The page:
No other substance extracted or otherwise derived from hemp may be sold for human consumption if the substance is intended: (1) for external or internal use in the diagnosis, cure, mitigation, treatment, or prevention of disease in humans or other animals; or (2) to affect the structure or any function of the bodies of humans or other animals.[20]

       “Edible cannabinoid product,” in turn, means “any product that is intended to be eaten or consumed as a beverage by humans, contains a cannabinoid in combination with food ingredients, and is not a drug.”[21]

       The first piece of the statute referenced above allows both (1) products containing “nonintoxicating cannabinoids” and (2) “edible cannabinoid products” for sale. Importantly, no part of the statute provides that edible cannabinoid products also containing intoxicating cannabinoids cannot be sold. The second excerpt applies only to “other substances,” meaning things that are neither nonintoxicating cannabinoids nor edible cannabinoid products.

      Because HHC is a cannabinoid, if it were combined with food ingredients and the final product was intended to be eaten or consumed as a beverage by humans, that final product would appear to necessarily fall within the definition of “edible cannabinoid product” under the law, thus exempting it from requirements regarding other substances that could be extracted from hemp. The only qualifier might be that an edible cannabinoid product cannot be “a drug”—and this is where some amount of legal gray area may exist.

      Still, the statute clearly contemplates that edible cannabinoid products containing THC are not drugs because THC thresholds are set for edible cannabinoid products, namely that these products cannot contain more than 0.3 percent THC by weight, that each serving size cannot contain more than 5 mg THC, and each package cannot contain more than 50 mg THC.[22] Similarly, in issuing its checklist, the Board itself counts products containing CBD and/or THC only as edible cannabinoid products, again suggesting that these products are not drugs, even if CBD or THC by themselves are used separately in some pharmaceutical drugs. Based upon this analysis, food ingredients combined with the cannabinoid HHC should also be considered “edible cannabinoid products” under the statute and be permitted for sale.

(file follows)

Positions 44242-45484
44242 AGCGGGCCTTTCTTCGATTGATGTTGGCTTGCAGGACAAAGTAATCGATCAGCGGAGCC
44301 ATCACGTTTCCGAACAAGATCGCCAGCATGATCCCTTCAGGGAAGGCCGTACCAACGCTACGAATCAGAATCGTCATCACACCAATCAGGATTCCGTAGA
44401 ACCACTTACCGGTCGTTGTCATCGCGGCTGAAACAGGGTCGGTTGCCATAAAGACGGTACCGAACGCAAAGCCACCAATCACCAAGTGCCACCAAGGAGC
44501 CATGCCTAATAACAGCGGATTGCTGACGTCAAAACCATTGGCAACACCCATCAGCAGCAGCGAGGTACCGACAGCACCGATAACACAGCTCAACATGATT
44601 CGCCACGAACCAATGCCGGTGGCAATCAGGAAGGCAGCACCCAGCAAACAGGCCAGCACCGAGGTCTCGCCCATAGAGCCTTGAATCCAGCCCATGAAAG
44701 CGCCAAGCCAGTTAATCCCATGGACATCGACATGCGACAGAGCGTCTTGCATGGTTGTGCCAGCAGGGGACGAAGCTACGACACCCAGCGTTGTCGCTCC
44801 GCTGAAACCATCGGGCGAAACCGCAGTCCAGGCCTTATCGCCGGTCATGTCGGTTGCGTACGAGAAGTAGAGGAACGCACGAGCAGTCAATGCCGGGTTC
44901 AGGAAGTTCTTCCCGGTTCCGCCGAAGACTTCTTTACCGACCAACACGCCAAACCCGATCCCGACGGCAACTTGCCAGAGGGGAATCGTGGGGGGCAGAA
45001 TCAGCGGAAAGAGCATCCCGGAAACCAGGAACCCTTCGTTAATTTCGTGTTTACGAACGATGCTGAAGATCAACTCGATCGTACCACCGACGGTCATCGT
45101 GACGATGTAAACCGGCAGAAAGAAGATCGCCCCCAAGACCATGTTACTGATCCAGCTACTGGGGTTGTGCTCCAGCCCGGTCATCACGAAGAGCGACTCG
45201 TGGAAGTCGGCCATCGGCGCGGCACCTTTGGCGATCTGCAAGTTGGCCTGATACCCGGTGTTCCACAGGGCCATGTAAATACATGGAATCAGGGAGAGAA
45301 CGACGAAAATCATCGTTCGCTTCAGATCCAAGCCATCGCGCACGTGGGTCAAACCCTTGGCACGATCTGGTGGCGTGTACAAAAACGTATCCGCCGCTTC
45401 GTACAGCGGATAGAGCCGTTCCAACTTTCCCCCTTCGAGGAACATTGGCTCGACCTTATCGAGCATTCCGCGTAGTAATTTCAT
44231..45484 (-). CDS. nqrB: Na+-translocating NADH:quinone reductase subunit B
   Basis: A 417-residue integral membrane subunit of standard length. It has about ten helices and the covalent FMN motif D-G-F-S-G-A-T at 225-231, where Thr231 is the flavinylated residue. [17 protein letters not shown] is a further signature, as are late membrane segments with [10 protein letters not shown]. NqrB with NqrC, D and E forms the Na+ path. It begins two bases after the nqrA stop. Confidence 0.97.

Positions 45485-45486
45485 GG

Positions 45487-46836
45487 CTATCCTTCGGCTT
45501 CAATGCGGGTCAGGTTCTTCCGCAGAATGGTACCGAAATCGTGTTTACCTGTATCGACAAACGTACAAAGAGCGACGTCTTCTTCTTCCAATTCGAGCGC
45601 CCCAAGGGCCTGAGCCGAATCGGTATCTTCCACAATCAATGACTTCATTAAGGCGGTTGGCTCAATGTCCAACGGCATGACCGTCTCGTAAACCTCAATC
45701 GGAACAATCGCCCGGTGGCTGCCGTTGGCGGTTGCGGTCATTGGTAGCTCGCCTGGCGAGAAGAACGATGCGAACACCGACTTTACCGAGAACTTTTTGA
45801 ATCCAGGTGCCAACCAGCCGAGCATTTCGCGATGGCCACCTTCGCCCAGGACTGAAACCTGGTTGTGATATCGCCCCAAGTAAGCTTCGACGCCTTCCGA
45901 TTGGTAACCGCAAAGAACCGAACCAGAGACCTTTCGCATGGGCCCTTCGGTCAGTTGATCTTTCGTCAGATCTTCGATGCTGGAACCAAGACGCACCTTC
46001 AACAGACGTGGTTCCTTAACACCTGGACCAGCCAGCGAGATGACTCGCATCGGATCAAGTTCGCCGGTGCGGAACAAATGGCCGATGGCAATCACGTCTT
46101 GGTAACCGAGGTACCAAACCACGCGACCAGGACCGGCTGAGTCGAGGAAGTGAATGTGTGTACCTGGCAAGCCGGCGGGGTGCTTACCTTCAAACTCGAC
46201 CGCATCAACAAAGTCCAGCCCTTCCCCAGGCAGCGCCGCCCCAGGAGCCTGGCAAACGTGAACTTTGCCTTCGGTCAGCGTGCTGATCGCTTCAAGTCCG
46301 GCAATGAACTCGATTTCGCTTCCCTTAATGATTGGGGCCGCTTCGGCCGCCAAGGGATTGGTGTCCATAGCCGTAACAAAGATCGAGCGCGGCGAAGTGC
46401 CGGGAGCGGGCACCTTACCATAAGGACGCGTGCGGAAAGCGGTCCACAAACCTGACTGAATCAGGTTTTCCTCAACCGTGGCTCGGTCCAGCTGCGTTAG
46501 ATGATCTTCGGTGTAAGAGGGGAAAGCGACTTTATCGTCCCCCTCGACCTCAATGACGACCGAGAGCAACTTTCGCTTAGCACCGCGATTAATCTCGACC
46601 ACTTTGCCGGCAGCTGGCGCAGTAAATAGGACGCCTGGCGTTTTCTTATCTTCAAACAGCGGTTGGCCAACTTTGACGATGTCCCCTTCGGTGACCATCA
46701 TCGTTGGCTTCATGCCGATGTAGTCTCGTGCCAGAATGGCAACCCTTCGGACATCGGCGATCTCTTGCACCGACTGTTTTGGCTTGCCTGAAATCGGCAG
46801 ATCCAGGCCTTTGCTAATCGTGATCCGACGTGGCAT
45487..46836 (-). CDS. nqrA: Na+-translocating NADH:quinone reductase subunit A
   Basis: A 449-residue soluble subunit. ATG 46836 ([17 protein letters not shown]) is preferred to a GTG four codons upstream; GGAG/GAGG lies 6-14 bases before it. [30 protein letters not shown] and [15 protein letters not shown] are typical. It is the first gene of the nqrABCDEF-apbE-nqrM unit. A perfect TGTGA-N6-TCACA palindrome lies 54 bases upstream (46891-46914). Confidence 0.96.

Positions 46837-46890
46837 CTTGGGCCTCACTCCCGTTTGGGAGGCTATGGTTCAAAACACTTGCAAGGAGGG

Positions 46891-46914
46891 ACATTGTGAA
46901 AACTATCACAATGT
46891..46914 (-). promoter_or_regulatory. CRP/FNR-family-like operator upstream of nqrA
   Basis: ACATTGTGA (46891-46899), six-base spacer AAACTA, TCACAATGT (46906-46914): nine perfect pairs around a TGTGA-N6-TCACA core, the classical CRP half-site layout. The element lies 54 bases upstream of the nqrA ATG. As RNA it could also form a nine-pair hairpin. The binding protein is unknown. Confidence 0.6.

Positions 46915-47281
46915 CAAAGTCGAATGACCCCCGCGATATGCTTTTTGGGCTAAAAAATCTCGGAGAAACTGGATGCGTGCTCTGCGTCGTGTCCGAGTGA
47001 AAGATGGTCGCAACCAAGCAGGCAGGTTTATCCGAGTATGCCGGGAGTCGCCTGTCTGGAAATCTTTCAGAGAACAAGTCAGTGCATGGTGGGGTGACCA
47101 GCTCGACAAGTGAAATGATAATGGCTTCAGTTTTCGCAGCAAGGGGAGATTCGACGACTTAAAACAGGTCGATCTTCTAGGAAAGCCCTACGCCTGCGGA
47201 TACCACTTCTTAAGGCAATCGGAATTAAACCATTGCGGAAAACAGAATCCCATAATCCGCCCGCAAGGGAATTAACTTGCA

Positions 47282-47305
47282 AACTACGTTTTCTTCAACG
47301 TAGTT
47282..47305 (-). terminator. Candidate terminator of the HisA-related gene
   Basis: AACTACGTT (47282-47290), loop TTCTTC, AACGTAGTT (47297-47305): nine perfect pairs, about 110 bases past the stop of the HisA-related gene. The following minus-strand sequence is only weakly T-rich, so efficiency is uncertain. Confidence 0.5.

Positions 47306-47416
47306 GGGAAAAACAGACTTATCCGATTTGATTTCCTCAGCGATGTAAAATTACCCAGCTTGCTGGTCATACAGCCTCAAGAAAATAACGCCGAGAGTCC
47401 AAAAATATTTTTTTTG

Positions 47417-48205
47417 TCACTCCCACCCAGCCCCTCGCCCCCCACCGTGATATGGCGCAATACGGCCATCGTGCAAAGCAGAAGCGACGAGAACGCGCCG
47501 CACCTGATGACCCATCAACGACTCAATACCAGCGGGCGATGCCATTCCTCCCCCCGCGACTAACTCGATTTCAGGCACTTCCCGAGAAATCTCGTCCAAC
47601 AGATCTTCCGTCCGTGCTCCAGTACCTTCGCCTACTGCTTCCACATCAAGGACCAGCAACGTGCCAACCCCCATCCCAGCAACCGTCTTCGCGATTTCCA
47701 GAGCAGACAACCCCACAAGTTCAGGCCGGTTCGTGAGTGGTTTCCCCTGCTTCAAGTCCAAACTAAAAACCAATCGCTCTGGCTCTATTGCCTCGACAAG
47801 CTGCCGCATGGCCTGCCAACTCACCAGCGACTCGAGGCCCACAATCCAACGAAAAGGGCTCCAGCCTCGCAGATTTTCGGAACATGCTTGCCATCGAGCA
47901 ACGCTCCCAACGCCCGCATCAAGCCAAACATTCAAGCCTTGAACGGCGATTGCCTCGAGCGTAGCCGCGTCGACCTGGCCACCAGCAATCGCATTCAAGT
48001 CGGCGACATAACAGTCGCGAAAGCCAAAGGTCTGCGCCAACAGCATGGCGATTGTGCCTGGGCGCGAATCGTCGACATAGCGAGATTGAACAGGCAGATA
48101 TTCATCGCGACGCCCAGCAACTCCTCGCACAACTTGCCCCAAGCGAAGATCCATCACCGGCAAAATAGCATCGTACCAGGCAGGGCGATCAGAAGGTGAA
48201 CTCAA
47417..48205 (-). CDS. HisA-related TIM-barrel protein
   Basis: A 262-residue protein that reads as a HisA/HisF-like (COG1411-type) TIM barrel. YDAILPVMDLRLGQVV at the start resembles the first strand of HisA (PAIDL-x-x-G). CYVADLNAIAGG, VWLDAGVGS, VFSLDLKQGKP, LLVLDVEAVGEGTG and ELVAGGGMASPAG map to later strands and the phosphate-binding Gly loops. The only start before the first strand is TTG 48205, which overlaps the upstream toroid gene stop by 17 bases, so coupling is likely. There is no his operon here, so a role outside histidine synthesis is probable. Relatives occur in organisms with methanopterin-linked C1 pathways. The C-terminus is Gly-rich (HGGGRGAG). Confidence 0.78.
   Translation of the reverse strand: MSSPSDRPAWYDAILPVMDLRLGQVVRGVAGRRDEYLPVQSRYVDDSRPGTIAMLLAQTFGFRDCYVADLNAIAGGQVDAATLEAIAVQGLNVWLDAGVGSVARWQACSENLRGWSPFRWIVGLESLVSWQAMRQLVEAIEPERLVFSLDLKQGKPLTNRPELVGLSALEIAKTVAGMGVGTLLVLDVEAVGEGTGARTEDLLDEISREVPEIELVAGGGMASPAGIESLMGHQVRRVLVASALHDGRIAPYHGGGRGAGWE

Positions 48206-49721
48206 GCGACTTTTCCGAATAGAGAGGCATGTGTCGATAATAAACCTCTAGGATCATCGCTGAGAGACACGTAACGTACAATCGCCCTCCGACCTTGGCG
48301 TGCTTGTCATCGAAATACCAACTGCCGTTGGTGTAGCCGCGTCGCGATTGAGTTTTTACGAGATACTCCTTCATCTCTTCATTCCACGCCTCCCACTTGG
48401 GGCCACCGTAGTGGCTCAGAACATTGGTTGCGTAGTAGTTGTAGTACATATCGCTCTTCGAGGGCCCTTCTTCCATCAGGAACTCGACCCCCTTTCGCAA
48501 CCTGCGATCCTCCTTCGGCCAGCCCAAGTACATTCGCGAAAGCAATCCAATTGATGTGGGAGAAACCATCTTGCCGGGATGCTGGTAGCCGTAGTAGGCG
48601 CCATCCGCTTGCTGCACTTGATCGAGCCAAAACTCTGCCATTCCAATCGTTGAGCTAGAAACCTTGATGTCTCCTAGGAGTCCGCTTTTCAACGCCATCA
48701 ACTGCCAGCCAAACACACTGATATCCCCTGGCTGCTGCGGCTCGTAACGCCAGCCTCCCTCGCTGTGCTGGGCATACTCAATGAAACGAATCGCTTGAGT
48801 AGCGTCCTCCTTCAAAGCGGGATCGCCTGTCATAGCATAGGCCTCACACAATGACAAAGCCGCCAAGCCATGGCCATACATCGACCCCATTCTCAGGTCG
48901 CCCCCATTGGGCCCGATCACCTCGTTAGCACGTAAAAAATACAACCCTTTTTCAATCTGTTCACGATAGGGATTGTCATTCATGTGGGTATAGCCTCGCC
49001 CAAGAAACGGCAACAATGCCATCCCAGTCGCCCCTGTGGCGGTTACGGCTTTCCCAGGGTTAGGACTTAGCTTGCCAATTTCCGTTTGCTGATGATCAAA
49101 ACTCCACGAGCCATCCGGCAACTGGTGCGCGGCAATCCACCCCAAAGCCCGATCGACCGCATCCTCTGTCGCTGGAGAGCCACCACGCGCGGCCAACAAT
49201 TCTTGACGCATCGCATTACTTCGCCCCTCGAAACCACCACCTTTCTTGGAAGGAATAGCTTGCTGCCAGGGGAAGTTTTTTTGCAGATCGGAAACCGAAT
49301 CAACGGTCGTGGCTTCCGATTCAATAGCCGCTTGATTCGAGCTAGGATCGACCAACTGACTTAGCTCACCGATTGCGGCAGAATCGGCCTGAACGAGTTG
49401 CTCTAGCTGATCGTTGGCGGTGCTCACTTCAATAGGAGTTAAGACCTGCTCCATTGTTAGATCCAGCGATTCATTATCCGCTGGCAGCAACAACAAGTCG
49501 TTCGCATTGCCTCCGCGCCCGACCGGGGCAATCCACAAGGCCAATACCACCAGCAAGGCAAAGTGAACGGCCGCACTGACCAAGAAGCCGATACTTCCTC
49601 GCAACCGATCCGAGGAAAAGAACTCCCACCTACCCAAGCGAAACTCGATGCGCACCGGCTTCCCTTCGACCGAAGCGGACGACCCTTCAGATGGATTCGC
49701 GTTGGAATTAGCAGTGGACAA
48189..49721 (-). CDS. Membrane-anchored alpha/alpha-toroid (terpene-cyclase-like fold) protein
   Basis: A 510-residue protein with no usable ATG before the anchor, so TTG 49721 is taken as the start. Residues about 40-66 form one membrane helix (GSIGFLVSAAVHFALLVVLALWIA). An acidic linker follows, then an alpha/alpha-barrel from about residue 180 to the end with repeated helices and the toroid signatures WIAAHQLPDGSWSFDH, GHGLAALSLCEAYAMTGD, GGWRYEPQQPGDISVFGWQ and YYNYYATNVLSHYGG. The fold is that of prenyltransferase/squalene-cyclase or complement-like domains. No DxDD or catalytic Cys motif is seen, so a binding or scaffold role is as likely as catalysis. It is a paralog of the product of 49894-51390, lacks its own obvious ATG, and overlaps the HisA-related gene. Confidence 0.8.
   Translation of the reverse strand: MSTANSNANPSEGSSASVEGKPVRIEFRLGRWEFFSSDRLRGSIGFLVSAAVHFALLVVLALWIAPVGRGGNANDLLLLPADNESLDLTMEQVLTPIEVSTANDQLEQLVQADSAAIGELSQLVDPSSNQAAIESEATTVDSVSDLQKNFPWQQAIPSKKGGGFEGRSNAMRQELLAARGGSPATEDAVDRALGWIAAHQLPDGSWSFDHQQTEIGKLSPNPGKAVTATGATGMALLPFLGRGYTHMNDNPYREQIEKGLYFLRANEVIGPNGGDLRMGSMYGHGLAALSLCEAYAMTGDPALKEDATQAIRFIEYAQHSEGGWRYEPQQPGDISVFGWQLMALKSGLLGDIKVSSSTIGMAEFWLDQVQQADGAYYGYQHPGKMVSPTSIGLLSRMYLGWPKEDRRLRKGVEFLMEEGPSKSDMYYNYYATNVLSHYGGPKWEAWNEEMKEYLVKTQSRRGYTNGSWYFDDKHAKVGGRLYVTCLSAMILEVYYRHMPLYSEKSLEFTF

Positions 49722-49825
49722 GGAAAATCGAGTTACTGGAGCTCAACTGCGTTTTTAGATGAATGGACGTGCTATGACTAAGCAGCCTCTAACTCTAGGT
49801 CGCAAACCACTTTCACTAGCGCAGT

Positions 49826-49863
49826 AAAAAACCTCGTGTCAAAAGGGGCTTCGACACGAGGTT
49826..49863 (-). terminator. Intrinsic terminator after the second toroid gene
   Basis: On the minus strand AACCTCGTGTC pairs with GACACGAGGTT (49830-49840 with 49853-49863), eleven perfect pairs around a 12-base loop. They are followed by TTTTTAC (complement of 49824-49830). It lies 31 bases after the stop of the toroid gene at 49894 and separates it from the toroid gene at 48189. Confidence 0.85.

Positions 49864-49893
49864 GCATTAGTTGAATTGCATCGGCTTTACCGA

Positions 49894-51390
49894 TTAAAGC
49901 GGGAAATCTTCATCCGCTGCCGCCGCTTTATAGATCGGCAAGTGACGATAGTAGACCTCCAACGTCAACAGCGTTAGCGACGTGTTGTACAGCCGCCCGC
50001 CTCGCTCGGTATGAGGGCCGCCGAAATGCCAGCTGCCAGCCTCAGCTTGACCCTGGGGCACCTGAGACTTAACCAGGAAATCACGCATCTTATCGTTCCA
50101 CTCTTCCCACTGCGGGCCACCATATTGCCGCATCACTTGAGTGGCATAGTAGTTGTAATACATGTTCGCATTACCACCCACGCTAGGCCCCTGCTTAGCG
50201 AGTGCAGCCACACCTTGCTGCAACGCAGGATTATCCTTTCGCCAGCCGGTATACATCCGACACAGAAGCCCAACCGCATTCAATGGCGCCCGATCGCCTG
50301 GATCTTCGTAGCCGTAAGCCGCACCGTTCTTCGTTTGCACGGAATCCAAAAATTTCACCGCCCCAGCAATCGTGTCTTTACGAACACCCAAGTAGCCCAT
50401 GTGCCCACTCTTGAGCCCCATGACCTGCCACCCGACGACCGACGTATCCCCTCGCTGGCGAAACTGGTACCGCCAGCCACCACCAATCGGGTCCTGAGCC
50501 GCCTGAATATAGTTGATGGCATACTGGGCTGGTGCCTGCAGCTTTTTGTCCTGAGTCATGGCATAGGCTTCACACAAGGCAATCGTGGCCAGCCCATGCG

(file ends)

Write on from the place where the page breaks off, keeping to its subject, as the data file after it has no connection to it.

Finally, the Board is incorrect in its requirement that words to the effect of “This product does not claim to diagnose, treat, cure, or prevent any disease and has not been evaluated or approved by the United States Food and Drug Administration (FDA),” must be included on the product’s label.[23] While Minn. Stat. 151.72, subd. 5(d) does provide such a requirement, section (e) of the same subdivision allows that “[t]he information required to be on the label by this subdivision must be prominently and conspicuously placed and on the label or displayed on the website in terms that can be easily read and understood by the consumer.”[24] It thus appears that the Board has failed to consider the entirety of the law in its interpretation. To be safe, we recommend that suppliers place an FDA label on the packaging for the time being, but this requirement is ripe for legal challenge.

[1] Research and drafting assistance provided by Robby Dube, associate at Eckland & Blando, and Adrian Kipp, law clerk at Eckland & Blando LLP.

[2] HF 4065, Third Engrossment, 92nd Sess. (Minn. 2022).

[3] Pub. L. No. 115-334, 132 Stat. 4908 (2018) §§ 10113, 12619.

[4] See Minn. Stat. § 18K.02, subd. 3.

[5] See generally HF 4065, Third Engrossment, 92nd Sess. (Minn. 2022).

[6] Minn. Stat. § 151.72 subd. 6(c) (2022).

[7] Minnesota Board of Pharmacy, Law Enforcement Hemp-Derived THC Inspection Checklist at 1 (July 22, 2022).

[8] Id. at 2.

[9] Id.

[10] Minnesota Board of Pharmacy, supra n. 4.

[11] Minn. Stat. § 151.72 subd. 5(d) (2022) (“the product does not claim to diagnose, treat, cure, or prevent any disease and has not been evaluated or approved by the United States Food and Drug Administration (FDA)”).

[12] Minnesota Board of Pharmacy, supra n. 4 at 2.

[13] Minn. Stat. §§ 151.72 subd. 1 (d) (2022), 18K.02 subd. 3 (2021); Pub. L. 115-334 (2018).

[14] Id. at § 151.02 subd. 2(h)(2) (2022).

[15] Id. at § 151.72 subd. 5a (2022).

[16] Id. at subd. 3.

[17] Minn. Stat. 18K.02 subd. 2, 18K.04 (2021)

[18] Minnesota Board of Pharmacy, supra n. 4 at 2.

[19] Minn. Stat. § 151.72, subd. 3 (emphasis added).

[20] Id. (emphasis added).

[21] Minn. Stat. § 151.72, subd. 1.

[22] Minn. Stat. § 151.72, subd. 3, 5a.

[23] Minn. Stat. § 151.72 subd. 5(d) (2022).

[24] Emphasis added.

If you have questions about the legalization of hemp-derived cannabinoids in Minnesota, please contact the experienced attorneys at Eckland & Blando LLP.